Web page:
My oldest daughter recently participated in a production of “The Wizard of Oz” as one of the munchkins, a City Father who pronounces the Wicked Witch of the East “undeniably and reliably dead.” Near the end of the play, the Wizard of Oz hands out brains to the Scarecrow, a heart to the Tin Man and a badge of courage to the Lion. Upon further reflection, I realized these are also essential qualities for a successful family business. Consider the following:
Family Business Smarts (the Scarecrow). Family agriculture businesses require a focus on multiple cognitive skills. The up-and-coming generation must possess a basic knowledge of agronomy and farming practices, seed selection, inputs, and equipment. Those wishing to lead the family business must also understand economics, accounting, and finance. They need to comprehend markets and risk-management tools. Perhaps most importantly, to grow beyond a one-person show, they must grasp the science of motivating and leading people.
This knowledge can be acquired; some can be learned at college or technical school, at seminars or through farm involvement. The best learning, however, often comes from working for someone else. Off-site experience provides a crucible in which the next generation melds its analytical skills, decision-making capabilities and approach to management.
Family Business Heart (the Tin Man). Nurturing the heart of the family business requires at least three talents: caring for others, communicating well and knowing your impact. Start with caring. While we generally expect family members to care for one another, one irony of families in businesses is that they often take such caring for granted. Working daily in close proximity exposes family members to some of those irritating qualities that, over time, cause them to not want to spend as much time together, making it appear they don’t care. A good family business makes a point to reinforce that people do care for, and enjoy, one another.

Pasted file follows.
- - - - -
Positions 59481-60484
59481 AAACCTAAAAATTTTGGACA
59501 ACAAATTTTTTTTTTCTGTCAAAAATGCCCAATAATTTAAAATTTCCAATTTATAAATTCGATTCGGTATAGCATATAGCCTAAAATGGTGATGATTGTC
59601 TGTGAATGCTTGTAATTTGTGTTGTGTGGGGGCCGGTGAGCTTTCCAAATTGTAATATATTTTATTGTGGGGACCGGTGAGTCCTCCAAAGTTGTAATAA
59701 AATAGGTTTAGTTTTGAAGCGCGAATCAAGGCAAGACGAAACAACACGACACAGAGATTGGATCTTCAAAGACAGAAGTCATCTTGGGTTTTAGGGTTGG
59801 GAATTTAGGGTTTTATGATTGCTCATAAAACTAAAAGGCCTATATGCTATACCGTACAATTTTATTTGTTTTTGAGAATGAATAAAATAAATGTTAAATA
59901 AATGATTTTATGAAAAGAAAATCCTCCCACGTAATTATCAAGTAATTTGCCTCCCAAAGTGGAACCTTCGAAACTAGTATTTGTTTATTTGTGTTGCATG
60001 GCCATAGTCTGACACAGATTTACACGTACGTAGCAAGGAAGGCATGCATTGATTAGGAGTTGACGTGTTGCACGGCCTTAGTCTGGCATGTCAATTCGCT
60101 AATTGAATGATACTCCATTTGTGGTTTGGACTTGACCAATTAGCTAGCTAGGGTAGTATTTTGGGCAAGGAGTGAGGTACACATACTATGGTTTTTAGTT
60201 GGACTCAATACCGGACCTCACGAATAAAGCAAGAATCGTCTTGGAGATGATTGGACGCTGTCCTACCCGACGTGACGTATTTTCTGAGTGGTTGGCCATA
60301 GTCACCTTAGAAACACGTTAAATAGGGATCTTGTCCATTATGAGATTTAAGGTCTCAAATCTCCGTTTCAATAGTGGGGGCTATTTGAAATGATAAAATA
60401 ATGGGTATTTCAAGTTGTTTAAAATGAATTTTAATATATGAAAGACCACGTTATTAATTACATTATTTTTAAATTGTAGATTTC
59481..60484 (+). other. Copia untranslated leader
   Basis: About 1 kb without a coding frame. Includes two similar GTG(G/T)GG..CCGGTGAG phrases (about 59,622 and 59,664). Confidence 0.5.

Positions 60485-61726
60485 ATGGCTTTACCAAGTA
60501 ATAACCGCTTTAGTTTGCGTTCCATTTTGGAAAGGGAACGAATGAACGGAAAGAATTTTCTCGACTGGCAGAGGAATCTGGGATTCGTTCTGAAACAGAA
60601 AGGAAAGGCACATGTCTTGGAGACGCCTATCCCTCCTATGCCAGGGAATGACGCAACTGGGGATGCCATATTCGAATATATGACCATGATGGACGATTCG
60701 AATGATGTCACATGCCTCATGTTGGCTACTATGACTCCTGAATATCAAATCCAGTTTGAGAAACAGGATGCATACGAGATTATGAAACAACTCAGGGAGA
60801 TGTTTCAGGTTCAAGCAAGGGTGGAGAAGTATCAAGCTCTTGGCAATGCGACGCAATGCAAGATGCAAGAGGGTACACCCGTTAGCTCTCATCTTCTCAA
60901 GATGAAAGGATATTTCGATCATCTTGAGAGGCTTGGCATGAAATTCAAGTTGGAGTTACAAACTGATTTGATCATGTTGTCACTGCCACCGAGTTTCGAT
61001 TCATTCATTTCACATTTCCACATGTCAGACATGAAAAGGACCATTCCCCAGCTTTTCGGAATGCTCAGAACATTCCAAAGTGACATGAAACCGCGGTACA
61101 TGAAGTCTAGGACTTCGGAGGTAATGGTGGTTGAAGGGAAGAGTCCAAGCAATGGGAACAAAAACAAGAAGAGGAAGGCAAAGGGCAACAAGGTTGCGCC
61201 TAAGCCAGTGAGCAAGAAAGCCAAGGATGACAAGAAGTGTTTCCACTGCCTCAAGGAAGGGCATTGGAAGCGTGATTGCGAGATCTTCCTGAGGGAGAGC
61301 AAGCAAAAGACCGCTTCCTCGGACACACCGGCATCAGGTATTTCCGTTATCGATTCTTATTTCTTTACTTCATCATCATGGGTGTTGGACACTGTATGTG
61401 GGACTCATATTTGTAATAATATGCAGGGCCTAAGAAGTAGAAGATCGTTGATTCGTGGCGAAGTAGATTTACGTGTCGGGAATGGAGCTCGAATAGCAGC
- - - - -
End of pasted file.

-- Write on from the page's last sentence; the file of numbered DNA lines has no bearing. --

Another skill, communication, is like the technical crew working backstage at the theater. You don’t necessarily see them, but they are critical to the production. Communication doesn’t need to always be formal meetings and written reports. Short calls, informal talks, even a regular meal together provides for smoother operations and a sense that people are up to speed on what is happening.
Knowing your impact on others helps to ensure that your actions are perceived as you intend. Family businesses and relationships with in-laws are often rife with false assumptions, wrongly perceived behaviors or unintended offenses. Being aware of how you contribute—positively or negatively—will do wonders for family business efficacy.
Family Business Courage (the Lion). There may be no more difficult or rewarding job than working with people you love. But it takes real courage to work through the overlap of relationships, management, and ownership. Some areas that summon a good deal of courage in the family business: having discussions about the future even when you aren’t clear about your plans; differentiating between an equal division versus a fair division of assets, knowing it may upset someone; passing control of the farm, even when you know the next generation will make mistakes.
The next time you think of that multilayered story of “The Wizard of Oz,” think of the leading characters not simply as comical or endearing but as standing for essential qualities for success in your family business. I know of few other working environments that call forth the need for smarts, heart, and courage in equal measure.
Originally Published in The Progressive Farmer.